“Drink more, bid high!” was the occasional encouragement boomed over the heads of the buzzy crowd from Jerry Miller, actor, director, playwright and “the guiding force"—as Shakespeare in the Park Board of Directors member, musician and fellow playwright Marcel Daguerre describes him—behind Shakespeare in the Park for much of its existence.
The amiable Daguerre, behind the bar serving up the bidding fuel on this night, has been involved with Shakespeare in the Park since 1997, when SITP put on Macbeth in Bidwell Park’s Cedar Grove, the long-time and present-day site of SITP’s summer offerings. 1997 was the year that Daguerre and his wife Mary joined forces with Miller to help form the Ensemble Theatre of Chico, a nonprofit organization created to take over production of Shakespeare in the Park from exiting producers Wall Street Center for the Arts and Maple Creek Presents.
“That was really hectic,” Daguerre recalls of the rapid formation of Ensemble Theatre of Chico in order to have all of the necessary paperwork in place to get city funding for the ‘97 season. Miller, he said, actually drove to Sacramento and hand-walked the paperwork through so they could have nonprofit status by July 1, the start of the fiscal funding cycle.
ETC was, of course, successful in its bid for funding that year, as it has been every year since, producing two shows per season from 1998-2003. 2004 grew into a three-show season, just like this year’s. Daguerre easily lists off every show since Macbeth: ‘98’s Henry V and The Ladies of the Camellias; 1999’s Romeo and Juliet and Amadeus; 2000’s The Merry Wives of Windsor and Night of the Iguana; 2001’s Love’s Labors Lost and All My Sons; 2002’s Othello and The Ghost Bride of Castle Castle (”That was one that Jerry and I [created and directed] … a rock-and-roll musical,” Daguerre tells me with a hint of cheerful pride in his voice); 2003’s The One-Hit Wonder and The Taming of the Shrew and 2004’s Adventures of Betty Rocket—Space Lawyer, Twelfth Night and The Lion in Winter.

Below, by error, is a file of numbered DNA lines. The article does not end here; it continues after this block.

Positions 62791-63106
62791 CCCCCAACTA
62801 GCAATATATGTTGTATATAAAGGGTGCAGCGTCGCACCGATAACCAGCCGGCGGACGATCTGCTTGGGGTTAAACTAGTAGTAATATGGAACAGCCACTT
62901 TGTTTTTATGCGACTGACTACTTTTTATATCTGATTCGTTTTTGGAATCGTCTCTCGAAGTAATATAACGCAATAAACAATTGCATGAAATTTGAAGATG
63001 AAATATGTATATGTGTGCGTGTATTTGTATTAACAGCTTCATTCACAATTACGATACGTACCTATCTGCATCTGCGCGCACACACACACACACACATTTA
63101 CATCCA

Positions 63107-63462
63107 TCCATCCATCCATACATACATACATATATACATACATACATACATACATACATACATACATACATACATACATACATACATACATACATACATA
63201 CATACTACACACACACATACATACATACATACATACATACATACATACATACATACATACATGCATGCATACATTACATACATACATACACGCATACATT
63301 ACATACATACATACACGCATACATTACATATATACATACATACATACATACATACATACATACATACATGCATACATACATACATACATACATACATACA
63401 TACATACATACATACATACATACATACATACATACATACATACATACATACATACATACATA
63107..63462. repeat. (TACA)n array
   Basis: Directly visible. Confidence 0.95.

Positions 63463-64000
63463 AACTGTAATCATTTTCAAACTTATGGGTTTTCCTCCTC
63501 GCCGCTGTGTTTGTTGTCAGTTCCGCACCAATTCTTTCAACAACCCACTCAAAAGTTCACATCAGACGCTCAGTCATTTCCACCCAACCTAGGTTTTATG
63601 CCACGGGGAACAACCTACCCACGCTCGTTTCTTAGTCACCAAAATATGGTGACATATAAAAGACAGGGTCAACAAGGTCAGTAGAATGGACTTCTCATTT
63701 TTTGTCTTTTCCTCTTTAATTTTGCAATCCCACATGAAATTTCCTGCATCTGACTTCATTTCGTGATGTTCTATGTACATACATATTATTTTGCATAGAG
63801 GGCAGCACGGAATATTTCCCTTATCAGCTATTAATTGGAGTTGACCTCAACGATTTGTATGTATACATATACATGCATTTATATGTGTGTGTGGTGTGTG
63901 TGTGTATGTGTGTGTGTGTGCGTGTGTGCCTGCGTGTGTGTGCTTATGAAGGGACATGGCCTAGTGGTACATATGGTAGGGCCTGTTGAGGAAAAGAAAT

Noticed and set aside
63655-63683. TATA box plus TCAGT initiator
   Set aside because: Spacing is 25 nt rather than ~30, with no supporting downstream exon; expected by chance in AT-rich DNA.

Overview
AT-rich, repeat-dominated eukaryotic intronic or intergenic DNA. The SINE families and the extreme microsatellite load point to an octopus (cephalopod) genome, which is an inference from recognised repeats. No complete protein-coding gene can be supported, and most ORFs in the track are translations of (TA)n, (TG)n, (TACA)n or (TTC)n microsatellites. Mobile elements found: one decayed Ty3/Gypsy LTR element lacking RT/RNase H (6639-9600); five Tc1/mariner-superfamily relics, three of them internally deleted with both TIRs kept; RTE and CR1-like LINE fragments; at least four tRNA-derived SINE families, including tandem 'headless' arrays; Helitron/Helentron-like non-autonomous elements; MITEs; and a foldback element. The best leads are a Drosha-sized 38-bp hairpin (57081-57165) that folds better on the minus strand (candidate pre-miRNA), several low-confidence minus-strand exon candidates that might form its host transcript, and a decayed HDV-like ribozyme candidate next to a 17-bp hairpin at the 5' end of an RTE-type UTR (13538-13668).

Former SITP producer Dan DeWayne, of Maple Creek Presents (and currently head of CSUC’s Chico Performances), via e-mail, helps rounds out SITP’s history: “Christine Myers and I produced Shakespeare in the Park for five years, beginning in 1993, in association with Wall Street Center for the Arts. We had the good fortune of working with some incredible directors, including Donna Breed, Brad Moniz, Cynthia Lammel, Randy Wonzong, Joyce Henderson and many others. We produced two plays per summer, including Shakespeare’s Hamlet, As You Like It, Twelfth Night, Taming of the Shrew and The Tempest. In addition, we produced some other great productions including Robin Hood, Dracula, Three Musketeers, Our Town and Grapes of Wrath.
“We had the good fortune of working with some of the area’s finest acting talent, including Amanda Detmer, Michael Gannon, Brad Moniz, Matt Detmer, Johnny Lancaster, Bruce Dillman, Fred Stuart, Bill Johnson and Samantha Livingston, among dozens of other great actors.
“It was a wonderful community experience for both Christine and myself. Not only did we get to produce exceptional local theater (Shakespeare in the Park won a number of Annie Awards for producing, direction and acting), we had the good fortune of spending months and months in the beauty of Bidwell Park.”
Henderson’s words describing her director’s vision of As You Like It could just as easily apply to the spirit that was apparent at last Wednesday’s thespian gathering and in the words of everyone I spoke with who had anything to do with Shakespeare in the Park: “Basically, my perception is of the unifying power of love. …”